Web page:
Report: Pro-life Pregnancy Centers Drew 2 Million Visitors in 2017
The Charlotte Lozier Institute report covers data from 2,600 pregnancy centers nationwide.
WASHINGTON, D.C. — Pro-life pregnancy centers drew nearly 2 million clients in 2017, and provided more than $161 million in free services, according to a new report released this week.
“Pregnancy centers exist to serve and support mothers in the courageous decision to give their children life, even under the most difficult circumstances,” said Chuck Donovan, president of the Charles Lozier Institute. “This report calculates the impact of their mission of love in concrete terms.”
The institute is the research arm of the Susan B. Anthony List, which advocates for pro-life political candidates.
The report, compiled by Charles Lozier Institute staff, draws on national survey data from 2,600 pregnancy centers that are part of networks like Care Net, Heartbeat International, and the National Institute of Family and Life Advocates, as well as smaller provider networks. These pregnancy centers completed an online survey distributed by their national network, parent organization, state coalition or regional leader.
According to 2017 figures, pregnancy centers provided nearly 2 million people with free services, at an estimated annual savings to the community of $161 million. Free ultrasounds alone make up an estimated $100 million of those savings, not including the hours worked by registered nurse or medical sonographer hours, estimated at $14.1 million.
Over 70 percent of centers offer free ultrasounds, an increase from 24 percent in 2010. There are 100 mobile ultrasound units affiliated with the centers.
Last year, credentialed nurse sonographers and registered diagnostic medical sonographers volunteered over 400,000 hours of free services. In addition, over 67,000 volunteers, including 7,500 medical professionals, donated their time and skills to pregnancy centers.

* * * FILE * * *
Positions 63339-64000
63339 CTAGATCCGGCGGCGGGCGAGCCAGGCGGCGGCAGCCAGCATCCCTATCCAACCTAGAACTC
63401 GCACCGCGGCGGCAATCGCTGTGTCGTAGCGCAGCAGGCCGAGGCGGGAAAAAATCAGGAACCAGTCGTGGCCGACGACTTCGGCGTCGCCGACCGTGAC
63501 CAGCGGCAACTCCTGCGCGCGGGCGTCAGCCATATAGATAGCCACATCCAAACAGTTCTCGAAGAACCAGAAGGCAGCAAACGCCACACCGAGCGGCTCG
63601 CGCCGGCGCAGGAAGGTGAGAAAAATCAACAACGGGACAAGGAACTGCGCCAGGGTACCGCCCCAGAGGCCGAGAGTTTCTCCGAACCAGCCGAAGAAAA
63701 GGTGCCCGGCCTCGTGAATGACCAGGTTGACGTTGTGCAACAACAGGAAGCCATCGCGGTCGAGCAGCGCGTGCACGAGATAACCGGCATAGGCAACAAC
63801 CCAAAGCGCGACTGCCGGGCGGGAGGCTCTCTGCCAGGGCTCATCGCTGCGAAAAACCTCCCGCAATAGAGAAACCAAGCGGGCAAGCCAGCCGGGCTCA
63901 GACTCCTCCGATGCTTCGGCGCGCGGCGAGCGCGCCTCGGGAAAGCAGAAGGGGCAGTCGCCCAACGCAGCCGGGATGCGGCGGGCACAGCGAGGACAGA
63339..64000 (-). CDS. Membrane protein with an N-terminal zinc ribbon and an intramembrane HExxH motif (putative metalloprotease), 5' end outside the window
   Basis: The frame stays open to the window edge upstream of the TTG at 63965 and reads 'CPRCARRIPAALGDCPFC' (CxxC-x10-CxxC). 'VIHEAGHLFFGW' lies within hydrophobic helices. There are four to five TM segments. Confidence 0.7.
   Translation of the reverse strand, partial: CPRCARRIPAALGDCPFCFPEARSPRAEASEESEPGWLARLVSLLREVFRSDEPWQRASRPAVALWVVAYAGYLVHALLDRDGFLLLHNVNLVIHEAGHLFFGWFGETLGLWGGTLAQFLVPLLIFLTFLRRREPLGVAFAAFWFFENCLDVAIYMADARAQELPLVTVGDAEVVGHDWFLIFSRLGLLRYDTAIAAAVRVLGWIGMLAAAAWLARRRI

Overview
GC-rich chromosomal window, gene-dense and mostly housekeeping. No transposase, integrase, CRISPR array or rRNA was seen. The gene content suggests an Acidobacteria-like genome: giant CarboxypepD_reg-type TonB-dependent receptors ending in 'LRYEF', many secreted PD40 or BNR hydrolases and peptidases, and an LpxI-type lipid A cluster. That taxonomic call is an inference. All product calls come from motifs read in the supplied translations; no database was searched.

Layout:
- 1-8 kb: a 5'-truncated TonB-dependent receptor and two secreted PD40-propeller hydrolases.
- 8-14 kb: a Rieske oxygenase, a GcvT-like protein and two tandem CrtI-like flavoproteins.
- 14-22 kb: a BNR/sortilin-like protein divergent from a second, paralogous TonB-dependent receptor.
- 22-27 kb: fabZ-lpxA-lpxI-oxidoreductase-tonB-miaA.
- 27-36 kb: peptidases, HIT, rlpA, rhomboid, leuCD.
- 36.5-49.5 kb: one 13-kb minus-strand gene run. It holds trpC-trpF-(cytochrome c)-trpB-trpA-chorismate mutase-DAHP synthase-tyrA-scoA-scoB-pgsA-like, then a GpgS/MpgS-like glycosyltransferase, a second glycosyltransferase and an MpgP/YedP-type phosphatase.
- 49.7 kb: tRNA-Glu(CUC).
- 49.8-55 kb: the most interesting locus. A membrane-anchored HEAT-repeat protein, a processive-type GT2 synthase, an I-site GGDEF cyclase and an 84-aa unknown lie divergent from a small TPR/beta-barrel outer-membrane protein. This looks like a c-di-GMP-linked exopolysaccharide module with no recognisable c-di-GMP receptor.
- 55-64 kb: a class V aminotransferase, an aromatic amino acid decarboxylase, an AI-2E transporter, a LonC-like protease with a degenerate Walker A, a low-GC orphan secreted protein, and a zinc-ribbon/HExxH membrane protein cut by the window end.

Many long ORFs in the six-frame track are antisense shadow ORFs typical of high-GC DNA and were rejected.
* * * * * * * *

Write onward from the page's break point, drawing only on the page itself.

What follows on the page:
The centers carried out close to 680,000 free pregnancy tests and provided close to 300,000 mothers and fathers with parenting classes.
Over 24,000 clients received support after an abortion, including counseling and referral to professional help when needed.
“Thousands of centers around the country provide a multitude of free services for millions of women, as well as tens of thousands of men, saving communities nearly $161 million annually,” Donovan continued. “Nine in 10 people involved at pregnancy centers are volunteers, including an estimated 7,500 medical professionals. Beyond numbers like these is the incalculable value of lives saved, families strengthened, and women and men finding healing from the trauma of abortion.”
The Charles Lozier Institute report is the third edition of reports published in 2009 and 2011 by the Family Research Council.
The latest edition includes an historical overview of pregnancy centers as well as stories about individual and families who have benefitted from them. Initial efforts to help pregnant women were largely led by Catholic individuals and groups, the report said.
One section of the report addresses ethical and medical standards. Affiliates of the three largest national pregnancy center networks, Care Net, Heartbeat International and National Institute of Family and Life Advocates, in addition to eight other networks, follow a code of ethics called “Our Commitment of Care and Competence.”
The code, last updated in 2009, addresses “truthfulness in all communications; client information confidentiality; and compliance with all legal requirements regarding employment, fundraising, financial management, taxation, public reporting, and financial disclosure.”
Under the code, all medical services must be under the supervision and direction of a licensed physician, following relevant medical standards. The ethics code covers scientific and medical accuracy, truthfulness in advertising, non-discrimination, kindness and compassion for clients, and a consistent life ethic, the report says.
Some pro-abortion rights groups have pushed for stronger regulation of pregnancy centers, claiming that they provide false information or misrepresent themselves as abortion providers.
In June 2018, the U.S. Supreme Court blocked a California law and ordered a lower court to reconsider its ruling in favor of the law, which required pro-life pregnancy centers to post information on programs to obtain free or low-cost abortions. The court said the pro-life centers were likely to succeed in their claims the law violates their First Amendment rights.